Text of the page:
A young Goldman Sachs analyst from India was chasing the American dream. His new job at the storied investment firm made relatives swell with pride, and the 22-year-old recruit wrote up lists of gifts to buy with his future wealth.
But after months of working close to 100-hour weeks, Sarvshreshth Gupta was dead. His father said the job ended up eating him alive.
“This job is not for me,” Gupta told his dad before he died in April, apparently of suicide. “Too much work and too little time. I want to come back home.”
A graduate of the prestigious University of Pennsylvania, Gupta was armed with two degrees and buoyed by a Goldman job offer after his May 2014 graduation.
The New Delhi native quickly moved to San Francisco, where he would join Goldman’s telecommunications, media, and technology group—a position requiring a string of all-nighters that became too much to bear.
As 20-hour days gave way to 100-hour weeks, the student who held so much promise was reaching his breaking point. Not a year after taking the job, Gupta was found dead in a parking lot next to his apartment, The New York Times reported.
Gupta’s tragic demise is just one in a spate of banker deaths that has led to increasing scrutiny of Wall Street’s backbreaking workload for young employees.
In 2013, a 21-year-old Bank of America Merrill Lynch intern in London died of an epileptic seizure after working 72 hours straight.
Last week, a 29-year-old who worked for the investment bank Moelis & Co. fell to his death during a cocaine-fueled party at his Lower Manhattan luxury pad. The man’s father said his son was plagued with stress and forced to work on a recent trip to the Bahamas.
Gupta’s relatives did not return messages left by The Daily Beast. His father, however, described the honors student’s heartbreaking demise in a May 19 essay on Medium.com, “A Son Never Dies.” The post has since been removed.
Grieving dad Sunil Gupta details the happiness he felt upon discovering his only son had landed a spot at Penn, where he went on to study computer science at the university’s engineering school and finance at the Wharton Business School.
“It was a dream come true, for me, who had always wished and dreamed that one day my son would study at an Ivy League college,” Sunil Gupta wrote, adding that his daughter was already an engineer and pursuing a management degree in California.
“Our joy knew no bounds,” he added. “How deceptive some happiness can be, was to be revealed later.”
Known as “Sav” to family and colleagues, the shy Sarvshreshth struggled to make friends during college, his dad wrote. His parents tried to encourage him to attend weekend parties but he lacked confidence.
Still, Gupta excelled academically. His now-defunct LinkedIn profile indicated he worked summers at Deutsche Bank and Credit Suisse while at Penn.
As Sav neared graduation, he told his dad, “You have spent a lot on me in Indian currency. Now I will earn in American dollars, and return it all to you.”
“We would laugh and tell him, ‘You please save your money for your life and marriage, we are fine,’” Sunil Gupta recalled.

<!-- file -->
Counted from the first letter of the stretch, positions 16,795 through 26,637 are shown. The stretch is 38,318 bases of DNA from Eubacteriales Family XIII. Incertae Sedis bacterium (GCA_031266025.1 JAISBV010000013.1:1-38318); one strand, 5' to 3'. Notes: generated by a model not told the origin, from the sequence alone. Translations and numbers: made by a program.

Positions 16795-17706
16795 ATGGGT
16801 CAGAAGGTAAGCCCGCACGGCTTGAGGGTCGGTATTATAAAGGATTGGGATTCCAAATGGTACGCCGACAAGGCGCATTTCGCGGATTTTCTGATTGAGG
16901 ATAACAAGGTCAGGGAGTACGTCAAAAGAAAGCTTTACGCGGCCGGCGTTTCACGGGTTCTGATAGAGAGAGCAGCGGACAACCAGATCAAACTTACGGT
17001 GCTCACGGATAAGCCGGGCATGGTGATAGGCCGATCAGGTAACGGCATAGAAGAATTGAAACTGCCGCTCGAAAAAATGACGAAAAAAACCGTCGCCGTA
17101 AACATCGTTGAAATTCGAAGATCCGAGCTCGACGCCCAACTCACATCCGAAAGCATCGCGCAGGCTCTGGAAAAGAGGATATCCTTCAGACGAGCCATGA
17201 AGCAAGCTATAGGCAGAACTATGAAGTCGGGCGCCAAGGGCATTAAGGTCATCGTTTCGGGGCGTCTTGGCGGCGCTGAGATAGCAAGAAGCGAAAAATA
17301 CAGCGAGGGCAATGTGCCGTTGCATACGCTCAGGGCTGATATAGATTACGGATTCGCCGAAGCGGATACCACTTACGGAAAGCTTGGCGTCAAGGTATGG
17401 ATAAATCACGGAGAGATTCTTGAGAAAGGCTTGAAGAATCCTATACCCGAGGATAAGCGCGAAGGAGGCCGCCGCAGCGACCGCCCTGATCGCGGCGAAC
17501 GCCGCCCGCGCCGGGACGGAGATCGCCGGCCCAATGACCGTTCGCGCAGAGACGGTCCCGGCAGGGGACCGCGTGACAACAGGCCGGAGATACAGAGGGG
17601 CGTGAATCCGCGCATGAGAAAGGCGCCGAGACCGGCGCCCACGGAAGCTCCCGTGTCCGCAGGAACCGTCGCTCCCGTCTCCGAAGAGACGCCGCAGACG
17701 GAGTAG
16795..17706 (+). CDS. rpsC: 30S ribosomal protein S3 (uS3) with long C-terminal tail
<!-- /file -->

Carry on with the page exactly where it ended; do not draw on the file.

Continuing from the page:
In June 2014, before Sav started his job, he spent carefree days with his dad and sister, who lives some 40 miles east of San Francisco. He vowed to use his first paychecks to buy jogging shoes, fancy clothes, and iPhones for his parents, his sister, and her husband.
Three months later, the budding analyst was exhausted. Sav could visit his sister and her new baby only on weekends, if at all. He told his dad, “Papa, I do not get enough sleep. I work 20 hours at a stretch.”
“Son, you will ruin your health,” Sunil Gupta replied.
In mid-January 2015, things took a turn for the worse. Sav would increasingly complain about the pressures of his new job, but his dad advised him not to give up.
By the end of March, Sav Gupta had submitted his resignation to Goldman Sachs. He told his father he would return to India and work at his family’s school in Delhi. But Goldman gave him some time to reconsider, and his dad pressured Sav to go back.
Sources familiar with his time at Goldman Sachs said the firm gave the struggling analyst time off to rest and offered him counseling, according to Bloomberg Business. It’s unclear whether he sought help.
By the time Sav’s first year at the firm was up, it was too late.
In the early hours of April 16, the young investment banker was inconsolable. He called his parents at 2:40 a.m. to say, “It is too much. I have not slept for two days, have a client meeting tomorrow morning, have to complete a presentation, my VP is annoyed and I am working alone in my office.”
Sunil suggested his son take 15 days off for a respite in India. Sav said Goldman wouldn’t allow it.
Four hours later, the young man was found dead in a parking lot next to his apartment building, police said. It appears he fell from the building. A spokesman for the San Francisco medical examiner’s office, which hasn’t declared a cause of death, told The Daily Beast an investigation is still ongoing.
For Sunil Gupta, the regret of pushing his son to keep a job that was apparently killing him is still an open wound.
“Now, I, who had nurtured him, carved him, possessed him, took the fatal decision for him,” the heartbroken father wrote. “Why did I ask him to continue? Why didn’t I ask him to come back? What if I had not forced him to continue? What if his company had not given him the window to reconsider his resignation?”
“These painful questions will never be answered,” he added. “There is no power in this universe which can undo the tragedy that hit us.”